Spain wants to get rid of 90-day limit and allow long-term stays for UK visitors

Government set to ask EU for exception as Brits accounted for 20% of country’s tourists before Brexit

United Kingdom's Union Jack flag
United Kingdom's Union Jack flag / Lina Kivaka

Maxime Van Cleven | Madrid

November 14, 2022 04:31 PM

November 14, 2022 05:38 PM

The Spanish government plans on asking the European Union to get rid of the 90-day rule that prevents UK residents from visiting the country for longer periods, as they accounted for 20% of the country's tourists before Brexit.

“The restriction against tourists from the United Kingdom works against Spain’s interests,” said Spanish Tourism Secretary Fernando Valdés in an interview with iNews, pointing out the negative effect the current 90-day rule has had on the country’s tourism sector after Brexit.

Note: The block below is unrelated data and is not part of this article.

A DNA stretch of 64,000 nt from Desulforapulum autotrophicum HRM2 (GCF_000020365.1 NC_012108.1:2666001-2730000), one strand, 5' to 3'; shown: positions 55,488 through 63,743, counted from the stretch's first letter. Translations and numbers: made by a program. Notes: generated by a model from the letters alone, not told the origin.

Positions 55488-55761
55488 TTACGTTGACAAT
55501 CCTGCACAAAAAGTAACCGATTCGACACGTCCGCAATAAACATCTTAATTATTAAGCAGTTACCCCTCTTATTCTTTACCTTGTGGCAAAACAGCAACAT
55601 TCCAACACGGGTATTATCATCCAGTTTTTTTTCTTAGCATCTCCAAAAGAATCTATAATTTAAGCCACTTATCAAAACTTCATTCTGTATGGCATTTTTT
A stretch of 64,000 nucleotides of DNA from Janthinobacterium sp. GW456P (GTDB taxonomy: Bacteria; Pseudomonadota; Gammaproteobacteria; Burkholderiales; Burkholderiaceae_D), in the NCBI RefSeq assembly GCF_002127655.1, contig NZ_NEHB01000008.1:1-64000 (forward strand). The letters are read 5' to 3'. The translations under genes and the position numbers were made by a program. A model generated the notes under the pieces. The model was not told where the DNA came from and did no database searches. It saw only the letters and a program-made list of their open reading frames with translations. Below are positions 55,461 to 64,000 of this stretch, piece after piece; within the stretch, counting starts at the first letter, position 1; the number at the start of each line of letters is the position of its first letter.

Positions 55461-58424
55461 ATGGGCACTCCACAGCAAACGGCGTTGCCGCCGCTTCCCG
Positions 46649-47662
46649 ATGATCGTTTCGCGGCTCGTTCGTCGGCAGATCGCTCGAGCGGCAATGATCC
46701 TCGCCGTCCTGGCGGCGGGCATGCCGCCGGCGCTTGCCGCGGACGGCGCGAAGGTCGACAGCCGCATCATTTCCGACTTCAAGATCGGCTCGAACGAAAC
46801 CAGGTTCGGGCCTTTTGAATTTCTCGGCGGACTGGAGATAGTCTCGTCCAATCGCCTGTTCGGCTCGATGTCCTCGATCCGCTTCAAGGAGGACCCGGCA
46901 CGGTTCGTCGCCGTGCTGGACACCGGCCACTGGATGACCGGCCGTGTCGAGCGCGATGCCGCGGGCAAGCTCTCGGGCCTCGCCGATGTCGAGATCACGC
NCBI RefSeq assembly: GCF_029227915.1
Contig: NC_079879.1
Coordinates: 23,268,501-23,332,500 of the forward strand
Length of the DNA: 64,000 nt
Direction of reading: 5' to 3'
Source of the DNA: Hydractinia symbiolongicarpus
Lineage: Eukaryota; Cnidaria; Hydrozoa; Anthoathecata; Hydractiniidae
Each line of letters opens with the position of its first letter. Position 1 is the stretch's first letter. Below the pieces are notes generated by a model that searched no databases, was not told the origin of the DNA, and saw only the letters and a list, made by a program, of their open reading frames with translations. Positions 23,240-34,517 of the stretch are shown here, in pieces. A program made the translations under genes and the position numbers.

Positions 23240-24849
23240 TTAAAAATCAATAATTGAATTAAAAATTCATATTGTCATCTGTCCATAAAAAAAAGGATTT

Visitors from non-EU countries are only allowed to stay in the Schengen area for a period of 90 days every six months without a visa, blocking travelers from the possibility of staying indefinitely.

This affects the amount of visitors Spain is able to host from the United Kingdom, as around 17 million out of the 84 million year tourists came from the UK before Covid-19.

A portion of the British tourists own a second home in Spain but do not have residency, with the new rules forbidding them from staying for longer periods.

In the interview, Valdés said that “Spain is set to ask the EU to exempt British tourists from the current rule,” giving them the opportunity to stay in the country for longer periods as they were previously able to.

In the first quarter of 2022, only 1.8 million Brits visited the country, indicating a decrease in tourism from there. With the tourism industry accounting for 12 percent of Spain’s GDP, the sector feels the need to put pressure on the EU to change the rule.

“The rule is not something Spain established itself, so we can’t get rid of it ourselves,” the Spanish Tourism Secretary said. “We can help to work on an exception, but the solution must come from European authorities,” Valdés concluded.